• For effective monitoring of the project implementation, a Committee comprising of officials from Ministry of Petroleum & Natural Gas, Department of Expenditure, Ministry of Development of North East Region, Ministry of Environment, Forest & Climate Change, and Department of Fertilizers, may be formed, which would periodically review the progress in implementation of the project and take steps to smoothen out any issues in execution.

Socio-Economic and Environmental Benefits

  • Development of industrial climate in eight states of the north-eastern region i.e. Arunachal Pradesh, Assam, Manipur, Meghalaya, Mizoram, Nagaland, Sikkim and Tripura.
  • Reduction in the usage of kerosene, wood etc. due to increased usage of environment friendly fuel natural gas thereby improving the environment in the region.
  • Improvement in the standard of living of peoples living in the region.
  • It will boost Exploration & Production activities and connect regional gas sources with pipeline network for early monetisation of natural resources in the region.
  • Possibility of installing bottling plants for LPG can be explored for reducing transportation cost. Uninterrupted supply of LPG and other valueadded products can be ensured in the region which will bring energy security to the people in the area.


  • To usher in Gas based economy and to increase the share of natural gas in country’s primary energy mix, Government is taking focused steps viz. enhancing domestic gas production, expeditious development of gas infrastructure including pipelines, City Gas Distribution (CGD) networks and Re-gasified Liquefied Natural Gas (R-LNG) Terminals as well as development of Gas market by providing open access to gas infrastructure.
  • Indradhanush Gas Grid Limited (IGGL), a joint venture company of five CPSEs (IOCL, ONGC, GAIL, OIL and NRL) has been incorporated on 10.08.2018 to develop and operate Natural gas pipeline grid in North-East region. Petroleum & Natural Gas Regulatory Board (PNGRB) has also issued provisional authorization to IGGL on 14.09.2018 for the development of North-East Gas pipeline grid.

3 . Operation Sankalp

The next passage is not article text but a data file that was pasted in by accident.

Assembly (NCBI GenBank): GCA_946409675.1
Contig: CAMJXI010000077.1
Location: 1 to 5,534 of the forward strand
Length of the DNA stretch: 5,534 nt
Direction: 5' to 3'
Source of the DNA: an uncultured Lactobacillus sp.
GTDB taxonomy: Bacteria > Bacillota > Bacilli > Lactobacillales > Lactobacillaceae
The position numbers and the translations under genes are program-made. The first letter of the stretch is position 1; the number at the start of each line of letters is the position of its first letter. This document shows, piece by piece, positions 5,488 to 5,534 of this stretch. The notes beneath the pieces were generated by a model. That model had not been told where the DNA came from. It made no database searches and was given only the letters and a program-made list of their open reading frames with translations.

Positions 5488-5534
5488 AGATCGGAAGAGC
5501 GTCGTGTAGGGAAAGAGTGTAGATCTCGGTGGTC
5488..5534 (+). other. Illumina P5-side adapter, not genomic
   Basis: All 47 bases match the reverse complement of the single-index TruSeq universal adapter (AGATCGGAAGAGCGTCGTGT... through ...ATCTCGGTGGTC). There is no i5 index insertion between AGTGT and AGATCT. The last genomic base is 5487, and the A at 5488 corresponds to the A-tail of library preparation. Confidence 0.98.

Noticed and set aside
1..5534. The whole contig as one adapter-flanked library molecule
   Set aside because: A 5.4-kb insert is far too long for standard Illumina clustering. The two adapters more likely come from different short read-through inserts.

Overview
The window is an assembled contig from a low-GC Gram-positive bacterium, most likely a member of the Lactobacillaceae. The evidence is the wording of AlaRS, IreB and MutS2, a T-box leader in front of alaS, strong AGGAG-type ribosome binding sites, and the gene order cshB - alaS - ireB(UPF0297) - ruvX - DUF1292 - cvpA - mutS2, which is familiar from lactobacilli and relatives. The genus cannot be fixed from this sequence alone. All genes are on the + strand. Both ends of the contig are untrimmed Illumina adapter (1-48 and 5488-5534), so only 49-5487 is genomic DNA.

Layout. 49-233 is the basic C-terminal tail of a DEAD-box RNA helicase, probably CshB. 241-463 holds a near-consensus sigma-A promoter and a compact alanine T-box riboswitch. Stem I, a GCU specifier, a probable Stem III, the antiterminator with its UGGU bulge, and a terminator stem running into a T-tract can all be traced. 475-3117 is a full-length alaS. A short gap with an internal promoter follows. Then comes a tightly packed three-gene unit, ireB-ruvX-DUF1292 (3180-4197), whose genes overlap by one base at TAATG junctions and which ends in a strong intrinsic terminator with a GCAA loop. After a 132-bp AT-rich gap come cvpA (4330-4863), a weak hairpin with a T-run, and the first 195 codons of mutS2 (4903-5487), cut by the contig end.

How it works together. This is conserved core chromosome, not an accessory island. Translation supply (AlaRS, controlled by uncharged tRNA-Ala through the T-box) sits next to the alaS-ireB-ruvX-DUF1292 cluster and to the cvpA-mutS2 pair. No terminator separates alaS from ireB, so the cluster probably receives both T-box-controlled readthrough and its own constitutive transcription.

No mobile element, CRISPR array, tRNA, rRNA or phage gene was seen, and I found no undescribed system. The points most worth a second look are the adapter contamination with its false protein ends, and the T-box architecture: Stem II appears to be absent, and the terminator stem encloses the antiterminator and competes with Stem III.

About Operation Sankalp

  • In the backdrop of the deteriorating security situation in the Gulf region, post attacks on merchant ships in the Gulf of Oman in Jun 19, Indian Navy had commenced Maritime Security Operations, code named Op SANKALP, in the Gulf Region to ensure safe passage of Indian Flag Vessels transiting through the Strait of Hormuz.
  • Indian Navy warships and aircraft were deployed to establish presence, provide a sense of reassurance to the Indian merchantmen, monitor the ongoing situation and respond to any emergent crises. One war ship is presently deployed for Operation SANKALP.

4 . Revised Mutual Legal Assistance

Context : In furtherance to Government of India’s policy of zero tolerance for crime and in an endeavor to fast track the dispensation of justice, the Ministry of Home Affairs (MHA) has taken steps to enhance and streamline the process of international mutual legal assistance in criminal matters. The MHA has issued Revised Guidelines for Mutual Legal Assistance in Criminal Matters in December 2019.

About Mutual Legal Assistance

  • mutual legal assistance treaty (MLAT) is an agreement between two or more countries for the purpose of gathering and exchanging information in an effort to enforce public or criminal laws.

About the Revision

  • The revised guidelines provide step-by-step guidance to the investigation agencies for drafting and processing Letters Rogatory / Mutual Legal Assistance Requests and Service of Summons, Notices & other Judicial Documents.
  • By incorporating various legal and technological developments in the recent years, it aims to make the documentation in this regard more precise and focused as well as compliant with International requirements.  
  • The guidelines have also taken into account the concerns raised by various courts for prompt and timely responses in service of documents on persons residing abroad. As an initiative, the revised guidelines have provision for service of documents on authorities of foreign country preferably within 10 days of receipt of request in respect of offences committed against women and children.